To his surprise, he got the money. Soon after, Low and Yeo launched the first iteration of the Aphrodite Project, timed for Valentine’s Day — one session for University of Waterloo students, and one for University of Toronto students. In line with Low’s vision, participants can select a range of gender identities, and the language is inclusive.
The Aphrodite Project uses a modified version of the Gale-Shapley algorithm, which is tied to the 2012 Nobel Prize in Economics. After students complete a lengthy questionnaire about hobbies, values, and demographics, the algorithm pairs up participants based on their responses. The greater the similarities between two students’ answers, the greater their compatibility is rated.
The student response was overwhelming. Over 4,300 University of Waterloo students participated in the February session — over 10% of the entire student population. Thank-you emails trickled in with anecdotes about new connections. According to a small follow-up survey sent out 12 weeks after the first session, at least 44 students had begun a relationship with their match.
Low immediately began thinking about the next edition. This time, Low collaborated closely with psychology student Vivian Lai. He also consulted psychology professor Geoff MacDonald, who conducts research on attraction at the University of Toronto.
Questions covered long-distance relationships and political engagement. The aim was “a holistic understanding of the profile of a participant,” explained Lai.
The approach paid off. In July, 3,400 University of Waterloo students came back for a second round of matchmaking, called the “Pandemic Edition.”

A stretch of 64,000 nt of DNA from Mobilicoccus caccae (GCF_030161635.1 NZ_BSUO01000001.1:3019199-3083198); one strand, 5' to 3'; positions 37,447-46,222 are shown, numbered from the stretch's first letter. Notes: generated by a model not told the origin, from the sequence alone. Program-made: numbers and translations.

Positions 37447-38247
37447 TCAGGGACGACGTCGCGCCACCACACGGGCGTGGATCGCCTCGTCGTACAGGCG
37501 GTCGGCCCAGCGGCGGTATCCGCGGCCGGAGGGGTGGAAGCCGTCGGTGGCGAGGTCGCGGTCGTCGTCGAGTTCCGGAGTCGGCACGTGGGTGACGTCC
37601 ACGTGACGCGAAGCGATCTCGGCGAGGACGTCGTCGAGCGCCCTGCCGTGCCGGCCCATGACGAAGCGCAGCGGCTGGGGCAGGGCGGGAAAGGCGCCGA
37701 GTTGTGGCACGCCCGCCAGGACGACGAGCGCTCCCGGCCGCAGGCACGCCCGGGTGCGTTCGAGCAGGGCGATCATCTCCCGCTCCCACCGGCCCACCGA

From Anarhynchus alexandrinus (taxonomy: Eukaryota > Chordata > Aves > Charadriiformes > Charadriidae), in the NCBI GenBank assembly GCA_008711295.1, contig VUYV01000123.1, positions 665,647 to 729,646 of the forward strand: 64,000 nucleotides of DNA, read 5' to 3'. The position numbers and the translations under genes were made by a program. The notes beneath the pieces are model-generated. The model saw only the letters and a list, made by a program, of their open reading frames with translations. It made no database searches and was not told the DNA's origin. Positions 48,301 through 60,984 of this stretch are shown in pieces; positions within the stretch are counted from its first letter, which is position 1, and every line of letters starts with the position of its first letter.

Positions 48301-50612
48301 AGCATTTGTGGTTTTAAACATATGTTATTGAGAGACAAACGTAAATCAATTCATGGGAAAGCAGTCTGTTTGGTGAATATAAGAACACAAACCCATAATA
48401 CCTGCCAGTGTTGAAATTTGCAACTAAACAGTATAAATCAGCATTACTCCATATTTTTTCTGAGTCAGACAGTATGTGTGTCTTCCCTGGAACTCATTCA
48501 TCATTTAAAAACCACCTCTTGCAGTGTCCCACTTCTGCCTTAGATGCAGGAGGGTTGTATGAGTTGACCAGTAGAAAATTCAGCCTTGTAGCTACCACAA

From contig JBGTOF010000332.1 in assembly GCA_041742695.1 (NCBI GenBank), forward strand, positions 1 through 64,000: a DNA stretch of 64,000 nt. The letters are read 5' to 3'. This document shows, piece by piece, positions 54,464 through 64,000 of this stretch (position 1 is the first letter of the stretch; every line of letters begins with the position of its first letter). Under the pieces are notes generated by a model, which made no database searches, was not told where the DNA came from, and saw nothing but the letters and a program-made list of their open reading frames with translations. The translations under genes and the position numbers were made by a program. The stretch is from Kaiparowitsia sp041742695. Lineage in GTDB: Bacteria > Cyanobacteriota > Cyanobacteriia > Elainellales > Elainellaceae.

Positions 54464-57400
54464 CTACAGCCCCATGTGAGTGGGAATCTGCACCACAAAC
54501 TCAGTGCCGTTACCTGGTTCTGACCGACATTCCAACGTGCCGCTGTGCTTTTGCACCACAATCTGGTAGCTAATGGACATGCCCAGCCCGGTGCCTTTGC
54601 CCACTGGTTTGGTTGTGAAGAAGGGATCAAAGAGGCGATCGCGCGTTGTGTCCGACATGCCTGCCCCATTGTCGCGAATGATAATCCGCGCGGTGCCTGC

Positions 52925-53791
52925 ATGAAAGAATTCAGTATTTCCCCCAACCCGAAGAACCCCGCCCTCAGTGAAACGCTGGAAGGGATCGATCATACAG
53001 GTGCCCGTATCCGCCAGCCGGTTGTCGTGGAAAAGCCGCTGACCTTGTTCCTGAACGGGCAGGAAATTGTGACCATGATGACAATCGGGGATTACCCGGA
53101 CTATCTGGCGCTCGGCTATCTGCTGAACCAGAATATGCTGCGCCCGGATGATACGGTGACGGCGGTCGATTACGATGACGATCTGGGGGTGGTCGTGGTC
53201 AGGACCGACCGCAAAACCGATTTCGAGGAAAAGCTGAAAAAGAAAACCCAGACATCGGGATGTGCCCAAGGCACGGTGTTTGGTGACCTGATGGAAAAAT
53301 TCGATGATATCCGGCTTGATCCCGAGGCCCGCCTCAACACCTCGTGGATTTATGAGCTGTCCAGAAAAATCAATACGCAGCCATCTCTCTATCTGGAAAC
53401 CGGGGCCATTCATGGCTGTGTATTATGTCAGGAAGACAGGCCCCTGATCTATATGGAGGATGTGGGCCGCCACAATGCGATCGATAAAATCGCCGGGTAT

However, the Project isn’t without controversy. In the questionnaire, participants can screen out potential matches based on their race and religion — something that made Pamela Wang, a first-year Systems Engineering student, uncomfortable. She decided not to participate.
“I think having a racial preference is kind of wack,” she said. “Why does that matter?”
In a recent online statement “On Inclusion and Hard Decisions,” the founders of the Aphrodite Project explained that for some of the students participating, these distinctions “do matter for a potential romantic partner.” The Aphrodite Project isn’t the first dating service to consider these demographics — Hinge and OkCupid are both dating apps that allow users to input racial preferences.
Lie said that she saw no issue with considering ethnic preferences. “I’m not saying it’s good or bad,” she said. “I just think it’s cool that they provide that choice for you and they don’t judge you for it.”
The Aphrodite Project has also sparked worries for some students about the quantity of personal data collected. But the Project doesn’t sell user data, explained Low, who has clarified their stance on data security in an online statement. Before humans look at the data, the responses are anonymized and stripped of identifying information.
Lai hopes the Aphrodite Project will prevent social isolation during the COVID-19 pandemic.
“With COVID, it opens up new barriers,” she said. “But also new opportunities to connect.”